From a young age I experienced physical symptoms of stress as a result of trauma from family and domestic violence. Though there were clear signs that something was going wrong, nobody intervened and doctors were slow to diagnose that I had mental health problems. And even then, they didn’t refer me to the sort of support I needed. The police would have been some of the first people to become aware of the experiences my family and I were having, and it would have been helpful if they were able to help put supports in place around me from an earlier age. Society really let me and my family down. 

When I reached high school my mental health started to rapidly decline. After being in a small Catholic primary school, I went to a public high school, and was introduced to the internet, social media, and to a whole new range of people, along with hormones and the pressures of study. I started trying new ways to cope with all of the extreme emotions I was starting to experience, and I found a few not-so-productive ways to distract myself from the pain I was in. 

When I think about what was helpful for me during my time at high school and the following years, it is often small moments with individual people that stand out, and when I started to think about what these moments had in common. It was peoples’ attitudes that made all the difference. When people put aside judgement and genuinely sought to understand what was going on for me, I felt safe enough to be brave and take steps towards regaining my mental health. 

I encountered a lot of judgement and stigma, which came out in the language people used, and it makes all the difference to someone who is already struggling with their self-worth. Words like ‘lazy’, ‘attention seeking’, ‘dramatic’, and ‘selfish’, made me feel guilty, embarrassed, weak and ashamed. So I isolated myself, hid my symptoms, and resisted offers of support. Things that were said to me by emergency department staff (including doctors), I would never say to another human being, especially not someone who is vulnerable and seeking help. It is absolutely not okay to use guilt as a motivator. A guilt-trip is a form of emotional abuse. It causes additional harm and can set someone back for years. Of course, most of us experiencing mental illness are perfectly capable shaming ourselves without anyone else’s help. 

This is especially relevant when it comes to self-harm. Even if half the people I came into contact with had an understanding of why people self-harm, it would have made seeking help a lot easier for me.

Attitude and language, when it is non-judgemental, can be a powerful tool in supporting someone who is struggling. On one occasion, when an ambulance was called for me, I felt very guilty and apologised to the paramedic for taking up his time. The way he responded will stay with me forever, and has often popped into my head when I have been struggling. He said that what I was experiencing was an emergency, just the same an asthma attack. He said that in that moment I needed and deserved their attention and time just as much as anyone else. He helped me see that I was a valuable human, and that my experience was valid. Within a very short time, I was able to feel in control again, and was well enough for them to leave me to get on with my day (with the support of my family who were with me). I had tried to give him my power, and he didn’t take it from me.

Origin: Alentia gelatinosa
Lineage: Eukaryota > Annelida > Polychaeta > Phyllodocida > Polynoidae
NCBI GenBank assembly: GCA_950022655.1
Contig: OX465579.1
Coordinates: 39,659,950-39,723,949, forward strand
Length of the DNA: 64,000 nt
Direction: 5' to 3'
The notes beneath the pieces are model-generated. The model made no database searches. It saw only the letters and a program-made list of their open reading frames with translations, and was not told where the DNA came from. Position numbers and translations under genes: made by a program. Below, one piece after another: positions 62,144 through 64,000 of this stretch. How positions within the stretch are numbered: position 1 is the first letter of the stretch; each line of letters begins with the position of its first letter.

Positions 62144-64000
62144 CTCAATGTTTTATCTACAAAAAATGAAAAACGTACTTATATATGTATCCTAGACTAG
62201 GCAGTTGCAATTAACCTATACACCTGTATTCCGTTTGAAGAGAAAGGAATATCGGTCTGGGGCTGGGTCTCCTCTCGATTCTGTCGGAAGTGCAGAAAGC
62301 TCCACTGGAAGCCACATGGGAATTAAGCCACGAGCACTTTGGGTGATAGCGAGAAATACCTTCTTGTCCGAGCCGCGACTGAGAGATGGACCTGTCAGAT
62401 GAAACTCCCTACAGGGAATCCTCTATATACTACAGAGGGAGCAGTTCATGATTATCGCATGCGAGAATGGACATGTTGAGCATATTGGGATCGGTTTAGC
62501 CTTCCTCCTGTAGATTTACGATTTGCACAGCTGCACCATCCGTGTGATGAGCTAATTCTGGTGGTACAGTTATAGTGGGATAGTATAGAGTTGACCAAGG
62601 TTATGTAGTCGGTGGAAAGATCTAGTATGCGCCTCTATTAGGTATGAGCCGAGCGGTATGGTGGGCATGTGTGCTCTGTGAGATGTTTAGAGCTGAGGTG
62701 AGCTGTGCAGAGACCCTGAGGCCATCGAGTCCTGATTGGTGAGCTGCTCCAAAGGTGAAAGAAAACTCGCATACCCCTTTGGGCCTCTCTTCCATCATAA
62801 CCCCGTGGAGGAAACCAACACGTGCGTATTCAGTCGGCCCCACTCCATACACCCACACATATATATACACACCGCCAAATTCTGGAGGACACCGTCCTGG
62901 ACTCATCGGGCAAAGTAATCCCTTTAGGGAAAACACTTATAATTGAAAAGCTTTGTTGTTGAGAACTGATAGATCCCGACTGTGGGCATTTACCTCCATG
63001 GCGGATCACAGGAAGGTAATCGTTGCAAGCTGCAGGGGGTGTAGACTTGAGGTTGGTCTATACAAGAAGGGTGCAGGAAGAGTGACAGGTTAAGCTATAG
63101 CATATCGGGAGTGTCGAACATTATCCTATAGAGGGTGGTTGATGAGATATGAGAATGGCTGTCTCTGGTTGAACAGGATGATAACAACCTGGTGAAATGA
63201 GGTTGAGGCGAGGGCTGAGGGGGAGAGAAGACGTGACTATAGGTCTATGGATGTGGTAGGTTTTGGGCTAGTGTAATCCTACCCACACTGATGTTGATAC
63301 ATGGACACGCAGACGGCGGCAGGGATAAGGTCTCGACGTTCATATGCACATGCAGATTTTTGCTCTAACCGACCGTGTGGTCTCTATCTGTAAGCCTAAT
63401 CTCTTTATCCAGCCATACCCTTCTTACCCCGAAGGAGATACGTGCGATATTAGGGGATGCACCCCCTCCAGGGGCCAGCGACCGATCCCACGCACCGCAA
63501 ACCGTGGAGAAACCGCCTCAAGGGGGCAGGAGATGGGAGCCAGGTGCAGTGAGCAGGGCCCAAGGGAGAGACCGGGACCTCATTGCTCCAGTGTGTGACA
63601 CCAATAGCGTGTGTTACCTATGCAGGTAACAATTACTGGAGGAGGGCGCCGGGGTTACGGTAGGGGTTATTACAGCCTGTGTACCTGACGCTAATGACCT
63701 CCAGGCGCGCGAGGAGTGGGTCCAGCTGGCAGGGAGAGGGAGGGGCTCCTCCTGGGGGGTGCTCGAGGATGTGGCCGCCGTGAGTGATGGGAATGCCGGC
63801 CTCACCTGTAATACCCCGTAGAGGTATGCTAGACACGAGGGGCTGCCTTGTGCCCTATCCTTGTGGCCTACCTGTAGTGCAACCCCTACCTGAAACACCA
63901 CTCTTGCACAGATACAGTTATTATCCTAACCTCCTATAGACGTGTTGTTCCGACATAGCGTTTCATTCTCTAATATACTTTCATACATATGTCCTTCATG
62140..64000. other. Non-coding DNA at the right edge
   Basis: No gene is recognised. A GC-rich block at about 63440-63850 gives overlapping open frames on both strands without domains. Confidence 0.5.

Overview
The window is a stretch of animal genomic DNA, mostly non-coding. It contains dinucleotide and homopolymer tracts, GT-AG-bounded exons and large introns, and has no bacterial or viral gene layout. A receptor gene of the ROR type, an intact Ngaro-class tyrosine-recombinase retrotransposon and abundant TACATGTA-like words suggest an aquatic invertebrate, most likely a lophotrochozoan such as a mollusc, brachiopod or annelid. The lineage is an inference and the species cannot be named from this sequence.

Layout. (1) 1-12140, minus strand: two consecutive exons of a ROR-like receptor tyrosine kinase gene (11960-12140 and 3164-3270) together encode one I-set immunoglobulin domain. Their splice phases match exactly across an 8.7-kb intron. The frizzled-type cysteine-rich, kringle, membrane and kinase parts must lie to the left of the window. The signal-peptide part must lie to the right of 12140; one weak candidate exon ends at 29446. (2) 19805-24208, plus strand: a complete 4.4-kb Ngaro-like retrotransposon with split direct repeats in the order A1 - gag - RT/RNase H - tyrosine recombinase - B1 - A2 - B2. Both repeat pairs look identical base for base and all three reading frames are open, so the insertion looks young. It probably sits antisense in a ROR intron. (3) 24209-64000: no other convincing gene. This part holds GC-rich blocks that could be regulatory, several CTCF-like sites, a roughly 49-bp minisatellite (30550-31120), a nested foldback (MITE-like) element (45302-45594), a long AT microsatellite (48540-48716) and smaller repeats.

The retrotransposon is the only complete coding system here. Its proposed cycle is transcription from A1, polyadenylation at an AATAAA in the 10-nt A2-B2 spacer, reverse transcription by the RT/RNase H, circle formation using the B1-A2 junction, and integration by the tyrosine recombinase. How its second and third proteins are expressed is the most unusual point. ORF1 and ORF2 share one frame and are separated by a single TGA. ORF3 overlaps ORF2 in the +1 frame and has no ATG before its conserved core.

The ongoing supportive relationships with workers and psychologists has played a huge role in learning and developing of new skills early in my recovery journey. When time was taken to build good relationships, I felt more able to trust and to be challenged. When conversations were held in parks, on the beach, or whilst walking or driving, I felt more relaxed and could more easily recall these conversations later on. 

Being properly diagnosed was one of the best things that happened to me on my recovery journey. I was living in Brisbane at the time and, after presenting at an emergency department, was diagnosed with borderline personality disorder and referred to dialectical behavioural therapy, which was extremely useful. It taught me about mindfulness, distress tolerance, emotional regulation, and interpersonal relationships. It was also very helpful to have a diagnosis that I felt truly fitted my experiences. Until then, I had been very confused about why I felt and behaved the way I did, but this helped me to make sense of it and to realise that I was not alone. 

A lot of things could have been done differently, beginning with peoples’ attitudes. Stigma needs to be addressed. And we need to move away from the old ways of doing things, putting more emphasis on building the community’s capacity to recognise and respond to when people are struggling. I am forever grateful for all the amazing people that have supported me along the way, and especially those who have held space for me when I was in my most vulnerable states. I hope that we can continue to find ways to improve the way that people with mental ill-health and their families and carers are treated.

Megan Moore
Peer Worker, Wellways Northern NSW